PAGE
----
This blog post is sponsored by Pfizer, and is not intended to provide medical advice, diagnosis, opinion, treatment or services. This article and the links contained in it provide general information for educational purposes only. The information provided in this article is not a substitute for medical care. It should not be used in place of the advice of your physician.
Did you know that having diabetes increases your risk for pneumococcal pneumonia?
Living with diabetes comes with additional health related risk factors. I thought I knew most of them, but one that surprised me is the increased risk of getting pneumococcal pneumonia. The good news is adults 19+ with an underlying medical condition like diabetes can help protect themselves by getting vaccinated against pneumococcal pneumonia.
Why I don’t let diabetes stop me from taking my shot in life
Now, yes, I am going to dive into some stats and facts I want you to know about pneumococcal pneumonia and vaccination here in a sec. But first, I want to spend a little time telling you about why this matters to me.
Many times, people with diabetes feel like they can’t do certain things in life because of diabetes. As if they’re not allowed to take their shot at certain things if you will! (See what I did there?? :-))
But, this is just simply not the case. And one thing I always hope people see in my content and in reading my story is that I don’t let diabetes take opportunities away from me or prevent me from taking my own shot at life.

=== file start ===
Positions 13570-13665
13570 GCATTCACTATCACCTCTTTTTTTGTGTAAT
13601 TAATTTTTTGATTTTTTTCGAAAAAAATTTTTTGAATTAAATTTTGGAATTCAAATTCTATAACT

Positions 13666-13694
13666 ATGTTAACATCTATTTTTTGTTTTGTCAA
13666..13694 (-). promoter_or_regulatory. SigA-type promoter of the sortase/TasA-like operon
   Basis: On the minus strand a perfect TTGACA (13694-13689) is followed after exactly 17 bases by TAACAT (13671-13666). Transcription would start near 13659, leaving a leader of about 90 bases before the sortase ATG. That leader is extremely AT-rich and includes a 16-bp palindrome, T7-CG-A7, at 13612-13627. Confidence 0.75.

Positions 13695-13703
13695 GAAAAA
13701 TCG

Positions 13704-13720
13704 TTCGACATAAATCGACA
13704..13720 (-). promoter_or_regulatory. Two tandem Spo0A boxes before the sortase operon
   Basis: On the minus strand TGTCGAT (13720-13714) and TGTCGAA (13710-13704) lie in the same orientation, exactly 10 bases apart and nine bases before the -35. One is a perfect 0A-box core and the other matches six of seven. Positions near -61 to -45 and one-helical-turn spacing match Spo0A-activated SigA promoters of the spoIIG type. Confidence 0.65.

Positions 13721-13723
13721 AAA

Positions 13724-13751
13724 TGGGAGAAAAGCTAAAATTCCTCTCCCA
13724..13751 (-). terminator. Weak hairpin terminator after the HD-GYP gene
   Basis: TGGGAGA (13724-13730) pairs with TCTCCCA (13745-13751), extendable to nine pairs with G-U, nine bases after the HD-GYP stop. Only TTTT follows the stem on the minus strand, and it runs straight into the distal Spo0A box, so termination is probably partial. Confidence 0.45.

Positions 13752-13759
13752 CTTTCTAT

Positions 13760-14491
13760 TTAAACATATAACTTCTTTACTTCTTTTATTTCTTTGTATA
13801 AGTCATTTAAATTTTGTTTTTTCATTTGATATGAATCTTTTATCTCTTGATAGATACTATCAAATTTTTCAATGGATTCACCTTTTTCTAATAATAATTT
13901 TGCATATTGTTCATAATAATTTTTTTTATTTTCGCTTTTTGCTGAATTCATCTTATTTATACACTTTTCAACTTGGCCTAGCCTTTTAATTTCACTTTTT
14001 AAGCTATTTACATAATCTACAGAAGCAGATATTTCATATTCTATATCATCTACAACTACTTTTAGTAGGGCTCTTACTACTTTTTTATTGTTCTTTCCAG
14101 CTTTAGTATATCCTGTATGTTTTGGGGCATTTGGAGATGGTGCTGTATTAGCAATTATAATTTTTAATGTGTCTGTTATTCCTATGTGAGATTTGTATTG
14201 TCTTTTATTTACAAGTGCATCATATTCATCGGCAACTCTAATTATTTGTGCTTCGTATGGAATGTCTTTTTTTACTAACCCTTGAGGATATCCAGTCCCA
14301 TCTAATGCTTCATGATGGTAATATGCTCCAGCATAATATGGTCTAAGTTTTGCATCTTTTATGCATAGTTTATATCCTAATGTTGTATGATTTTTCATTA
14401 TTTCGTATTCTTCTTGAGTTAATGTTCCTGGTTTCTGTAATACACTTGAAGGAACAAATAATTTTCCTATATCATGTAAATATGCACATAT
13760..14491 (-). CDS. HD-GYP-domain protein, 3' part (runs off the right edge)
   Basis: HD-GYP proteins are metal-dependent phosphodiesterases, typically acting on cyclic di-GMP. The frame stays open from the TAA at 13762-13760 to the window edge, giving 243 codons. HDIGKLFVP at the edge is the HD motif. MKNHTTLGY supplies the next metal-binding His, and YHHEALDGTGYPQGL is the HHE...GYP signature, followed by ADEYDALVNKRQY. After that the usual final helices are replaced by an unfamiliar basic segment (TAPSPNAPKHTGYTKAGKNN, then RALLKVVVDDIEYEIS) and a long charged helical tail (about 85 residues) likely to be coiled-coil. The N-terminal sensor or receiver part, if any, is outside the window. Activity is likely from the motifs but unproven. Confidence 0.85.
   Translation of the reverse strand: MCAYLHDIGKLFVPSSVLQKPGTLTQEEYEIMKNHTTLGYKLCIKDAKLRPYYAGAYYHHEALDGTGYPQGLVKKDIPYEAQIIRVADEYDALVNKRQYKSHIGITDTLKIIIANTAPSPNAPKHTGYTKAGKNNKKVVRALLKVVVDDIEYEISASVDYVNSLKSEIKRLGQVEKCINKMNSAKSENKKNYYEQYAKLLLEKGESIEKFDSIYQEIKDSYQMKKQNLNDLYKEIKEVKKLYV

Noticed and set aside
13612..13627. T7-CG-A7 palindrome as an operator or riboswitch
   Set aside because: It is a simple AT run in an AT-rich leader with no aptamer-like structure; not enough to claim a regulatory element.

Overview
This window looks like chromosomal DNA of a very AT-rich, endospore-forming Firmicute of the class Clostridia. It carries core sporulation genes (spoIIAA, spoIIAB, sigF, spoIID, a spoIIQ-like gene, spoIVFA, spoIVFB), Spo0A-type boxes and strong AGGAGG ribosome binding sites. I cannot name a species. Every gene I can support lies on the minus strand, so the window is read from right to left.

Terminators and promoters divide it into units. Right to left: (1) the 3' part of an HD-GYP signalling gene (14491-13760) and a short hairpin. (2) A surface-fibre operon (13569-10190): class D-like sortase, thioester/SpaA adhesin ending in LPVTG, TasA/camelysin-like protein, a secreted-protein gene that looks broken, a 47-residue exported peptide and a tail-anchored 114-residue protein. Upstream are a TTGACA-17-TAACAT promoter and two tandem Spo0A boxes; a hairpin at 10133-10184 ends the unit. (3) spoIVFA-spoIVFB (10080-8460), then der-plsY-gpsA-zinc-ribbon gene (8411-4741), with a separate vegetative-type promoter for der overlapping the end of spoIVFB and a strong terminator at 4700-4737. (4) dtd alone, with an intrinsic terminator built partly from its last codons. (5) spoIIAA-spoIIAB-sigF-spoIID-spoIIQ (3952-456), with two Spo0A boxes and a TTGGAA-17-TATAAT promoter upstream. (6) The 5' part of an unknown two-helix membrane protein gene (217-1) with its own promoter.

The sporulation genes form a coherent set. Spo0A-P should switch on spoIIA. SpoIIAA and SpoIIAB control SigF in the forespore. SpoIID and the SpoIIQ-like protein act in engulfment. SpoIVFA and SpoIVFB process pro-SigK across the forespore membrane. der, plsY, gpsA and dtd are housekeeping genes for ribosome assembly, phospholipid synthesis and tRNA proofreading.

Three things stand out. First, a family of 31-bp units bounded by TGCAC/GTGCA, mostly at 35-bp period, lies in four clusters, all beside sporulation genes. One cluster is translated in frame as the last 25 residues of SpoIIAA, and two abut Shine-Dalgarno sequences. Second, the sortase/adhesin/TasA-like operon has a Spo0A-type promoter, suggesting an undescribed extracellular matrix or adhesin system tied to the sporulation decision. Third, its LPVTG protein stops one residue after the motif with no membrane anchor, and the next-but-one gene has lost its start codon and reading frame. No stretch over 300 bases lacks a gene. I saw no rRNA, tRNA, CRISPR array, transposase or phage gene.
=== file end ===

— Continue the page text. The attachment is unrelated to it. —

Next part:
I’ve been living with type 1 diabetes for over 30 years and I’ve done a lot cool things that many people think you can’t do with diabetes:
- Run several half marathons and triathlons
- Had two healthy pregnancies and children
- Started my own business
- And more!
And one of the great things about living with diabetes now, is we know about so many different ways to protect our bodies and help us live our best lives with diabetes!
One of the things I intend to do more of and take my shot at this year and beyond is traveling… both by myself and with my kids!
So, what does this all have to do with pneumococcal pneumonia??
What is pneumococcal pneumonia?
Pneumococcal pneumonia is the most common type of bacterial pneumonia. It is caused by Streptococcus pneumoniae bacteria that can live in the upper respiratory tract and spreads to others through coughing or close contact.
Common symptoms of pneumococcal pneumonia include high fever, excessive sweating, shaking chills, coughing, difficulty breathing, shortness of breath and chest pain. Some symptoms can appear quickly and without warning.
Pneumococcal pneumonia and diabetes: Key things to know
Pneumococcal pneumonia is a potentially serious bacterial lung disease that can last for weeks, and in severe cases, it can put you in the hospital and be life-threatening. Nobody wants that! But, unfortunately, the risk for pneumococcal pneumonia increases with age and certain chronic conditions. If you’re 19 or older with diabetes, among certain other underlying medical conditions, you are at greater risk for pneumococcal pneumonia. You’re also at increased risk if you’re 65 or older.
But, the good news is, getting vaccinated can help protect adults from pneumococcal pneumonia! Pneumococcal pneumonia can strike any time of year, so anytime is a good time to ask your doctor or pharmacist about pneumococcal pneumonia vaccination if you have an underlying medical condition like diabetes – even if you’ve already been vaccinated with another pneumonia vaccine.
Pneumococcal pneumonia vaccination
I don’t know about you but after the last few years, I’m ready to take my shot and get back out there to start exploring different places again with my kids.
This year, many people have lots of trips planned, and don’t want anything to get in their way. Getting vaccinated can help prevent pneumococcal pneumonia from getting in the way of taking your shot at whatever dream trip you’ve been planning.
Visit KnowPneumonia.com to learn more about the risks of pneumococcal pneumonia and vaccination information.